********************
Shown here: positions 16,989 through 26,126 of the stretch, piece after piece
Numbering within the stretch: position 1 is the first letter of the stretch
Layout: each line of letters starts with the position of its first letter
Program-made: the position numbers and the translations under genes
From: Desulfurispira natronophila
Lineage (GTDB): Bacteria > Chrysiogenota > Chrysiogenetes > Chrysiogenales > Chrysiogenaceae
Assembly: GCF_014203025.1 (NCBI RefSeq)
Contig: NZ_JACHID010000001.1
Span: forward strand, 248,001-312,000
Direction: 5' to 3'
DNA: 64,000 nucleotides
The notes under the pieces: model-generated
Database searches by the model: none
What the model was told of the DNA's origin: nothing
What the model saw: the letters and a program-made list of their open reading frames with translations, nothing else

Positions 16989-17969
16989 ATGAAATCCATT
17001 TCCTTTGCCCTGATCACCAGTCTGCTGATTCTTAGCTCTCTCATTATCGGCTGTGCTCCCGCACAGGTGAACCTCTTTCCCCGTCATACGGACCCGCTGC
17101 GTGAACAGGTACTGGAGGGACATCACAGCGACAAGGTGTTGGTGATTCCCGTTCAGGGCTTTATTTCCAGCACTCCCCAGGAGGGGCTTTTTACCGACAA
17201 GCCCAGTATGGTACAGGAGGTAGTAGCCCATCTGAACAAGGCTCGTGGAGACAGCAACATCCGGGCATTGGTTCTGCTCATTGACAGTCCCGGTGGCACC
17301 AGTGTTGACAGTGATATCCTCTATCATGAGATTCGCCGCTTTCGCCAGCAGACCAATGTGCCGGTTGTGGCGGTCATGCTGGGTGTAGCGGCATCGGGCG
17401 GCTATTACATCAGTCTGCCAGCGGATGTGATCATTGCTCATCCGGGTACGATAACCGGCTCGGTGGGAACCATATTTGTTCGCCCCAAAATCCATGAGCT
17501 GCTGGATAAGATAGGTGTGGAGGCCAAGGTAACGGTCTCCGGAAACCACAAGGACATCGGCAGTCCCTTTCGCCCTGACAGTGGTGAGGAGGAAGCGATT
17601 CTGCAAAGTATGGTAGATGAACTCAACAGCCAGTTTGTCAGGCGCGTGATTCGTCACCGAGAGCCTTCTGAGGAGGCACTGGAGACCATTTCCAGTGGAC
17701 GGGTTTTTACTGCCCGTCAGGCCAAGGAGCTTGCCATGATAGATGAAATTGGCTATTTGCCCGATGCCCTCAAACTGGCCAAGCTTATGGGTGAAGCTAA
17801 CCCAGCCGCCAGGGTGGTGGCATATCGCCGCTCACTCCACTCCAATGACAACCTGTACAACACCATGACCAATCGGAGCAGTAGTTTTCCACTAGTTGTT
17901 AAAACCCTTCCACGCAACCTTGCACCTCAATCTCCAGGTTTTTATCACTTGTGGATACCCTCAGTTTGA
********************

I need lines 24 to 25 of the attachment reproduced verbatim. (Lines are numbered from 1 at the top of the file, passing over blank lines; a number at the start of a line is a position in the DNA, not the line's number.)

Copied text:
17601 CTGCAAAGTATGGTAGATGAACTCAACAGCCAGTTTGTCAGGCGCGTGATTCGTCACCGAGAGCCTTCTGAGGAGGCACTGGAGACCATTTCCAGTGGAC
17701 GGGTTTTTACTGCCCGTCAGGCCAAGGAGCTTGCCATGATAGATGAAATTGGCTATTTGCCCGATGCCCTCAAACTGGCCAAGCTTATGGGTGAAGCTAA